Two new studies question the conventional wisdom that folic acid and B vitamin supplements cut cardiovascular risk. Healthcare practitioners have often prescribed these supplements in an attempt to reduce blood levels of homocysteine, a protein that has been linked to heart attack and stroke. However, the new research suggests that lowering homocysteine by supplementation has no effect on preventing heart attacks-and that these supplements may even trigger a slight rise in heart attack risk.

"Combination vitamin therapies, which do lower homocysteine, have no effect on cardiovascular events, even though the homocysteine level is lowered," says Dr. Joseph Loscalzo, head of the department of medicine at Brigham and Women's Hospital in Boston.

The First Study

In the first study, called the Norwegian Vitamin (NORVIT) trial, Norwegian researchers randomly assigned 3,749 men and women who had had heart attacks to receive either folic acid along with vitamins B-6 and B-12, or a placebo.

During the three years of the trial, the researchers found that while homocysteine levels dropped an average of 27% among the people taking folic acid and vitamin B-12, this decline had no significant effect on whether they had or died from another heart attack. In fact, the people who were taking all three supplements actually had a slightly increased risk of having another heart attack, the researchers report.

"Doctors should not advise patients who have cardiovascular disease to take B vitamins in order to prevent heart disease or stroke," says lead author Dr. Kaare Harald Bonaa, a professor of medicine and consultant cardiologist at the Institute of Community Medicine at the University of Tromso in Norway. "B vitamins do not prevent heart disease."

The Second Study

In the Heart Outcomes Prevention Evaluation (HOPE) 2 study, researchers gave more than 5,500 patients who had diabetes or vascular disease supplements of folic acid and vitamins B-6 and B-12, or a placebo.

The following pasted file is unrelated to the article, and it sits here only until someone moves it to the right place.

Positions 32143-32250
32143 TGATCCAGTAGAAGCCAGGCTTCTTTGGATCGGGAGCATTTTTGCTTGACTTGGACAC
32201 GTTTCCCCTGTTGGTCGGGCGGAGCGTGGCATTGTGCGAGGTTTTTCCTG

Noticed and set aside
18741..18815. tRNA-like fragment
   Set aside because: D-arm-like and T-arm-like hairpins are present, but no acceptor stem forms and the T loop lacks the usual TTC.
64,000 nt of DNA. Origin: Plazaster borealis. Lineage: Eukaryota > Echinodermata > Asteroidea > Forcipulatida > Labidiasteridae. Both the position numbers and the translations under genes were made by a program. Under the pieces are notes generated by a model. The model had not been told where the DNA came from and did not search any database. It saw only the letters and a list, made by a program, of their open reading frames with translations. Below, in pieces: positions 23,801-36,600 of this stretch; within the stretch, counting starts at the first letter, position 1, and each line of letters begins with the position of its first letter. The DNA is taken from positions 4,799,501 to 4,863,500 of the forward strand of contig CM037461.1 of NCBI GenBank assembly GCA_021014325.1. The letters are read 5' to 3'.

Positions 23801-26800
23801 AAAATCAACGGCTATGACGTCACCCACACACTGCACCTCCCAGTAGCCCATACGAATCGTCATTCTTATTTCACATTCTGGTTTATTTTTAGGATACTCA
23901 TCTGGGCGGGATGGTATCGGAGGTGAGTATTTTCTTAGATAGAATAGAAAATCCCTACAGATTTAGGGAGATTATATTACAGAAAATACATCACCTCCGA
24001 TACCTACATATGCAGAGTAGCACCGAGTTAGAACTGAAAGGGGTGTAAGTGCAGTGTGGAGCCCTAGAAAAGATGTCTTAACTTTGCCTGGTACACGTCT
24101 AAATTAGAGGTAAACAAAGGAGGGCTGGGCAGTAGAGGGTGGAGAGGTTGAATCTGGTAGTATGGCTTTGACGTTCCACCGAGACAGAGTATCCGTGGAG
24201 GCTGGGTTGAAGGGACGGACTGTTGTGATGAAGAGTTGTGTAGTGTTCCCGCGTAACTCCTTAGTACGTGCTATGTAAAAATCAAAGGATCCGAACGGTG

During the five years of the study, homocysteine levels dropped significantly among those receiving the supplements, but this did not translate into a significantly reduced risk of death from heart disease or heart attack.

There did, however, appear to be a slight reduction in the number of people who had a stroke among those taking the supplements, the researchers report.

Overall, the researchers say that, "combined daily administration of 2.5 milligrams [mg] of folic acid, 50 mg of vitamin B-6 and 1 mg of vitamin B-12 for five years had no beneficial effects on major vascular events in a high-risk population with vascular disease." They conclude, "Our results do not support the use of folic acid and B vitamin supplements as a preventive treatment."

Study Limitations

However, Anne Dickinson, a consultant and past president of the Council for Responsible Nutrition, a group that represents the supplements industry, says that because the two studies involved individuals who had a history of heart attack, heart disease, diabetes and other problems, the findings may not apply to relatively healthy Americans.

"These studies did not test whether B vitamins used by healthy people can help keep them healthy," Dickinson says. "Instead, they looked at whether B vitamins can treat or reverse heart disease in people who already have it. Vitamins should not be expected to perform like drugs their greatest purpose is in prevention."

Alice H. Lichtenstein, director of the Cardiovascular Nutrition Lab at the US Department of Agriculture's (USDA) Human Nutrition Research Center at Tufts University, disagrees. She notes that even outwardly "healthy" Americans develop some level of atherosclerosis (hardening of the arteries) as they age, and therefore, the findings would probably apply to the average person, as well.

Analyzing The Findings

Loscalzo believes that at the dosages used in the study, folic acid and B vitamins somehow counteract their beneficial effect of reducing homocysteine levels. "Some of those adverse effects may have to do with the complex metabolism of the vitamins," he speculates. "These vitamins are important for cell growth. It may be that the doses used might have stimulated the growth of cell and atherosclerotic plaque."

Vitamin therapy may not be the best way to lower homocysteine levels, he suggests. "These high doses of folic acid don't provide any benefit and shouldn't be used," Loscalzo says. Or perhaps lower doses are the key. "Lower doses are safe and may provide benefit, but we don't know that yet."

Lichtenstein agrees that high doses of vitamins may not be as beneficial as some experts had thought. "This is one of those cases where you see an association between a reduced risk of heart disease and levels of vitamins that would normally be consumed [through diet]. But when we go to considerably higher levels than people could consume from diet, we get disappointing results," she says.

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